What’s particularly bizarre is how the human characters keep stealing screen time from the Dinosaurs. In particular the kids: they’re there to spend time with their aunt (the shrill corporate lady) and doing their best to have fun while coping with the unspoken knowledge that their parents are finalizing a divorce in their absence. And my question is, why the hell is this even here? Do you think I showed up to a movie about genetically engineered Dinosaurs to listen to an angsty preteen and his indifferent big brother trying to bond? Their presence sort of serves the plot, in the same way that the two kids in the first movie did, but we didn’t require a lot of background on their home life for them to have character development in a situation that involved wilderness survival and Dinosaurs!
As for the Dinosaurs themselves, the raptors and the fictional Indominus are the only ones that spend the movie as more than window-dressing. It’s kind of funny how the T-Rex doesn’t really show up until the very end in a way that suggests the writers going, “Oh, crap, we just remembered this is a Jurassic Park movie!” The CGI is alright but very obvious compared to the animatronics of the original. The cinematography is of the Michael Bay cameraman-with-epilepsy school of not letting you get a really good look at the action or the CG creatures – which might explain why one character gets a howl of “IT CAN CAMOUFLAAAAGE” as his last words because it isn’t completely obvious at first that this is the case.
What gets me is that the first two Jurassic Park movies managed to drive a dramatic plot of being chased by Dinosaurs while still paying lip service to actual animal behaviour. In this movie – and this is also part of where the Aliens reference comes from – the Dinosaurs aren’t dangerous and extraordinary creatures, they’re just kind of…monsters. Even to the point of seeming evil at times. For example, when the pterosaurs (which are, admittedly, not Dinosaurs) get out of their enclosure, they immediately swoop, Hitchcock-esque, onto the public and start massacring them, because…reasons, I guess.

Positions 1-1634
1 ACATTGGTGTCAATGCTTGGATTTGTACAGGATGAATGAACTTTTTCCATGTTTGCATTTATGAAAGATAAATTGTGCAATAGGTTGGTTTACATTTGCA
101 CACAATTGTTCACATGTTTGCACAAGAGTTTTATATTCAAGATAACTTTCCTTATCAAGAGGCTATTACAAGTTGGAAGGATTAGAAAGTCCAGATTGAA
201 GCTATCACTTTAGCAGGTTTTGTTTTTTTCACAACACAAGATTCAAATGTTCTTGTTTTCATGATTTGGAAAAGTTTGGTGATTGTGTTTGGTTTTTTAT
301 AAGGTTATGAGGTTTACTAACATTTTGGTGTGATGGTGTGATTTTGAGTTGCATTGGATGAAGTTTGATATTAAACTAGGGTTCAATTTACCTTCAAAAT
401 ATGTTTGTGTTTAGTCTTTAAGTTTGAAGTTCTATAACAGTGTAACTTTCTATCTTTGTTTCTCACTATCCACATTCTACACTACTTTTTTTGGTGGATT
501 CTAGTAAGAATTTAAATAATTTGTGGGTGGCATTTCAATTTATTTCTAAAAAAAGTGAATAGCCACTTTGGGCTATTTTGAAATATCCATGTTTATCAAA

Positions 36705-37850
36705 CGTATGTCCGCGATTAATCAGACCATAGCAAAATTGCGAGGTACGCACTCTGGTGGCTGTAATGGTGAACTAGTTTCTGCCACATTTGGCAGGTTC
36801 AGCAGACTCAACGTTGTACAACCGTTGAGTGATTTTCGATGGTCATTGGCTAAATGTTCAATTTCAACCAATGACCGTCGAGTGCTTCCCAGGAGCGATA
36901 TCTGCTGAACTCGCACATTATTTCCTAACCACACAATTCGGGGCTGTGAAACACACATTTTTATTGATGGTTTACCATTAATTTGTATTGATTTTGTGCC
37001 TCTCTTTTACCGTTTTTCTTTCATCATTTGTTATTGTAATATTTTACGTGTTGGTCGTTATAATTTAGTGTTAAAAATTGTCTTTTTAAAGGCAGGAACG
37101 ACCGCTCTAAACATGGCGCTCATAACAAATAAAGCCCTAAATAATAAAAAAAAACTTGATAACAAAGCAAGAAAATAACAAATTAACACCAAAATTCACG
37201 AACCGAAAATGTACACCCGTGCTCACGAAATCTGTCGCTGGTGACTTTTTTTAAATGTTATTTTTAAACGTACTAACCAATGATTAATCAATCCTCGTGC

The first Jurassic Park movie (and arguably the second one) had a theme of wondering at these iconic animals from long ago whilst at the same time tragic in our inability to share a world with them, a doom brought back to life by corporate greed and hubris. At hardly any point in the movie are we invited to marvel at these creatures. The theme-park ambience removes any sense of discovering these animals in a natural state, something that again you get from the first two movies. Personally, I think a day at Jurassic World looks like it would be more exhausting and stressful than fun. And as for a theme against corporate greed and immorality? They seem to be trying for that (again aping Aliens) but it might have been a little more palatable if it wasn’t for the demented amount of product placement sharing the screen with it!
I’ve been saying for ages now that Hollywood seems determined to rehash, cheapen and homogenize every unique or outstanding thing they’ve ever created, and Jurassic World was exactly the committee-designed, money-grubbing piece of tripe I expected it to be. Jurassic Park was great because it was unique, cutting-edge and evoked a range of emotions. Jurassic World makes a ton of references, hangs them on a framework that is fundamentally identical to every action movie ever created (except Mad Max: Fury Road, of course) and doesn’t care if it actually achieves anything special or memorable or unique as long as the money rolls in. And if it doesn’t care, then why should I?